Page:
Cinque Terre, Italy

I’d never even heard of the Cinque Terre until earlier this year, when photos of its candy-coloured villages started popping up all over my Pinterest feed. I was already planning a mini-break to Florence, so decided to build a few days in the Cinque Terre into my itinerary to see it for myself.
Best. Decision. Ever. Just look at this place…
Vernazza, Cinque Terre
Cinque Terre, Italy
Corniglia, Cinque Terre
Vernazza, Cinque Terre

In a nutshell, the Cinque Terre – which translates as Five Lands – is a collection of cliff-hugging villages set along a ridiculously scenic stretch of Italian coast.

We stayed in Vernazza, right on the gorgeous main square, Piazza Marconi. There are restaurants all around three edges of the square, and on the last side there’s the church, the (tiny) beach and the harbour. It has a real old-fashioned Italian feel, with washing strung out between windows and groups of old men playing cards and sipping espressos in pavement cafés.
Vernazza, Cinque Terre
Vernazza, Cinque Terre
Vernazza, Cinque Terre
Vernazza, Cinque Terre
The Cinque Terre villages are connected by hiking paths and a train line. The main coastal path was destroyed in a flood a few years ago, and most of it is still closed for repair. While we were there, the only section open was between Vernazza and Monterosso.
We set off around 10am. The path was pretty empty until we were almost at Monterosso, so I’d suggest heading out early if you don’t want to spend the whole time squeezing past people coming the other way or being stuck behind slow walkers. And if you’re starting in Monterosso, be prepared for hundreds (literally) of stairs at the start.
Cinque Terre, Italy
Cinque Terre, Italy

Monterosso is split into two sections – the old town, where the hiking trail starts, and the new town, where the train station is. Both have beaches and loads of cafés and restaurants. Out of all five Cinque Terre towns, it was the most touristy and probably the only one with decent nightlife.

We caught the train down to Corniglia, the middle village. It’s the only one that’s not by the sea – you can take a bus up (it’s free if you show your train ticket), or walk up a few hundred steps. This seemed to be the quietest village, probably because it’s the most difficult to get to.
As the coastal path from Corniglia to Manarola was shut, we took the inland route, which leads you right up into the mountains. The climb up is a bit of a killer – luckily there are plenty of photo ops that give you an excuse to have a breather. And once you’re up, the path winds through forests and vineyards, so there’s plenty of shade.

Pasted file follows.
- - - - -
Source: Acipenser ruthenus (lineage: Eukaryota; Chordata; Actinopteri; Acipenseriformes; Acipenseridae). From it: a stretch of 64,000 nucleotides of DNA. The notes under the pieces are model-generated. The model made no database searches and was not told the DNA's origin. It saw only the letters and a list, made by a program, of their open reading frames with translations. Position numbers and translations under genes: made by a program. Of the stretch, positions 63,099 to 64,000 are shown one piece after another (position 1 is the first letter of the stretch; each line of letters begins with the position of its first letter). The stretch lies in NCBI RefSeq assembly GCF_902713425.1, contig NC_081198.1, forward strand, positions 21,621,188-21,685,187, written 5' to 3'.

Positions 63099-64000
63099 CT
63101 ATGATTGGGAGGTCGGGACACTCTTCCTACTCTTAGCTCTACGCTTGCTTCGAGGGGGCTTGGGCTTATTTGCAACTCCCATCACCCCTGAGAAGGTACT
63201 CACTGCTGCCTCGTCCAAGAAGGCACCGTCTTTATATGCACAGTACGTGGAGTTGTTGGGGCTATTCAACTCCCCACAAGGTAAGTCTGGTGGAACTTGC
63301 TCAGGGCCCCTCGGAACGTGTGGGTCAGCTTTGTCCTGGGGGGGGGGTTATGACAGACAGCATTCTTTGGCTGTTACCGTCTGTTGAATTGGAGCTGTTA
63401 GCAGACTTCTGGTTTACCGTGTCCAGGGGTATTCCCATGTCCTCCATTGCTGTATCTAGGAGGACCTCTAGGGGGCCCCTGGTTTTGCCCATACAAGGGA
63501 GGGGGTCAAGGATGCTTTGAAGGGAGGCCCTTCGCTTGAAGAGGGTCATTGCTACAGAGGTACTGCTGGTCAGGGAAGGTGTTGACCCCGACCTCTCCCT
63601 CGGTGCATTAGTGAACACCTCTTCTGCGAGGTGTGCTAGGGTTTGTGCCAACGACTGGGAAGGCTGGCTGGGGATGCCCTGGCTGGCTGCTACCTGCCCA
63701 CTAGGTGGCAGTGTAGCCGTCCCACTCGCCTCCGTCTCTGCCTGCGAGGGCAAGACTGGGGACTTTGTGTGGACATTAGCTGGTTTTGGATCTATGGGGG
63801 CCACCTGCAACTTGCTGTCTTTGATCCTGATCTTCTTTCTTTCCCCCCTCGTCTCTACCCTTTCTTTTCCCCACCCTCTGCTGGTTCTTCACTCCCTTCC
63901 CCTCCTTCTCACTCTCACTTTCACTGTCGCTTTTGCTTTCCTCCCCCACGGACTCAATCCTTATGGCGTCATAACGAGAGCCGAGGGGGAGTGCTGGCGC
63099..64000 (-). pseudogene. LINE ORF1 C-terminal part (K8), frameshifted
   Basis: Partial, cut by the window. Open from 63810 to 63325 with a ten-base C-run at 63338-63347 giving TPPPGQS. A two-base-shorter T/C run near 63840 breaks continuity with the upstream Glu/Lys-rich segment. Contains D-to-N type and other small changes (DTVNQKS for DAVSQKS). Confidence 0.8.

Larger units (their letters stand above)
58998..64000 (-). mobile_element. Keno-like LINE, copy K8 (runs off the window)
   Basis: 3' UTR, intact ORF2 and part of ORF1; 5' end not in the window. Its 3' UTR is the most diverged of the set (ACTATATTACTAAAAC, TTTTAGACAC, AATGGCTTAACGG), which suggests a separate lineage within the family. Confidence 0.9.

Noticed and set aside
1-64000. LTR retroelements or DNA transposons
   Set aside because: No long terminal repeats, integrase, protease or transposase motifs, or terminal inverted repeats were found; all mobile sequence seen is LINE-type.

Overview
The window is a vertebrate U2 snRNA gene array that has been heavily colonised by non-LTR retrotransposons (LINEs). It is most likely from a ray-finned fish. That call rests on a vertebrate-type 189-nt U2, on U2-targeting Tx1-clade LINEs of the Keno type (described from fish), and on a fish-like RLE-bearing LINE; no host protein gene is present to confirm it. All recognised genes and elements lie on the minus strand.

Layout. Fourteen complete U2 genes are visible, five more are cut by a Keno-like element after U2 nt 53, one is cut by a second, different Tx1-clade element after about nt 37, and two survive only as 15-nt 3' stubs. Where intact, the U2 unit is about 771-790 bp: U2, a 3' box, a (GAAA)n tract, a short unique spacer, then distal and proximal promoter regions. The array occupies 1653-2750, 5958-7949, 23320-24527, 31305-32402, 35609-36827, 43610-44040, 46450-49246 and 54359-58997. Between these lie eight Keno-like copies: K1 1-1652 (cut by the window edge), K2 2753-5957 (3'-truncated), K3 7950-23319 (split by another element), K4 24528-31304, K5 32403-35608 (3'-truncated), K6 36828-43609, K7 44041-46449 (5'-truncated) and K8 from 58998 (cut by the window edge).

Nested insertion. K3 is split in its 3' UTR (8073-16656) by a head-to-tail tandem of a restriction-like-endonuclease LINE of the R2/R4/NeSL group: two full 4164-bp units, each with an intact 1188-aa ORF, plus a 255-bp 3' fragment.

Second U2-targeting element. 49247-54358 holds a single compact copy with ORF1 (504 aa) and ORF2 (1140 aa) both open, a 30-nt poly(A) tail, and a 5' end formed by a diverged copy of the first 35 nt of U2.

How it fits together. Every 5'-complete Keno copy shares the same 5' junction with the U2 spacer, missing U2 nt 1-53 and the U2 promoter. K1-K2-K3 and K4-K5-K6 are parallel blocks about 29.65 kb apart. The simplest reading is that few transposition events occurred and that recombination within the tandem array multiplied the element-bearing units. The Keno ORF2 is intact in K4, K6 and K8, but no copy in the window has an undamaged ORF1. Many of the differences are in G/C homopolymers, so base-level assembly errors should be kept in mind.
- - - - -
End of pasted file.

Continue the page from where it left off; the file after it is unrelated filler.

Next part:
Corniglia, Cinque Terre
Corniglia, Cinque Terre
Cinque Terre, Italy
Cinque Terre, Italy
Manarola, Cinque Terre
Manarola, Cinque Terre
It took us about three hours to reach Manarola – luckily, there are plenty of cafés where you can recover with an icy Nastro Azzurro.
Manarola, Cinque Terre

Right at the end of the Cinque Terre chain is tiny Riomaggiore. We got the train down here the next day and spent a few hours sunbathing and swimming off the rocks.

Riomaggiore, Cinque Terre
Riomaggiore, Cinque Terre
Riomaggiore, Cinque Terre
Riomaggiore, Cinque Terre
Riomaggiore, Cinque Terre

On our last night we splashed out on dinner at Belforte, a gorgeous seafood restaurant set on ancient watch-tower terraces. It gets pretty busy, so book a day or two in advance if you want a table with a view. The waiter recommended table four on the top terrace – we had front-row views of the sea and the sun setting over Monterosso.

View from Belforte, Vernazza
View from Belforte, Vernazza

Have a look at my Cinque Terre Trip Tips page for practical advice, recommendations and details of where I stayed.

10 Comments

  • Reply Sam August 14, 2014 at 12:19 pm

    Looks gorgeous! Italy is definitely at the top of my to-do list.

    • Reply Laura August 15, 2014 at 1:05 pm

      Thanks Sam – Italy's my favourite country, I'd love to see more of it!

  • Reply Karolina Patryk September 19, 2014 at 12:01 pm

    Great photos 🙂

    • Reply Laura September 19, 2014 at 12:05 pm

      Thanks Karolina!

  • Reply whywasteannualleave.com January 16, 2015 at 10:42 pm

    This looks so beautiful Laura! I really want to go to Cinque Terre – I'm hoping I can make time for it this year. So do you recommend Vernazza over the other villages then? I keep wondering where is the best place to stay or whether it doesn't really make much difference? Actually – I've just spotted the link to your other post with tips so about to check that out now and that might answer these questions for me 😀

    • Reply SometimeTraveller January 18, 2015 at 3:12 pm

      Vernazza was definitely my favourite, but I guess it depends what you're after. Vernazza was so pretty, but still had a decent amount of restaurants and cafes to choose from. Manarola and Riomaggiore were both just as pretty, but had a bit less going on. Corniglia was nice, but you're up on a cliff, so there's no beach and it's a bit more cut off from the other villages. Monterosso had loads going on, but was the least attractive (it was also more of a party town, so if that's what you're after then I'd stay there – if that's really not what you're after then I'd avoid it!). Hope that helps!

  • Reply Arti Jain March 2, 2015 at 4:50 am

    Hi Laura. Like you, I had never heard of Cinque Terre before we started planning our Italian trip. We were there in July 2014 and had a wonderful time. Your pictures bring back a lot of the colour and warmth we felt there.

  • Reply Anonymous June 16, 2015 at 12:25 am

    Wow that looks brilliant, Can you please suggest where to stay

    • Reply SometimeTraveller August 14, 2015 at 4:11 pm

      Take a look at my Trip Tips page (link is above) for all the info about where I stayed.

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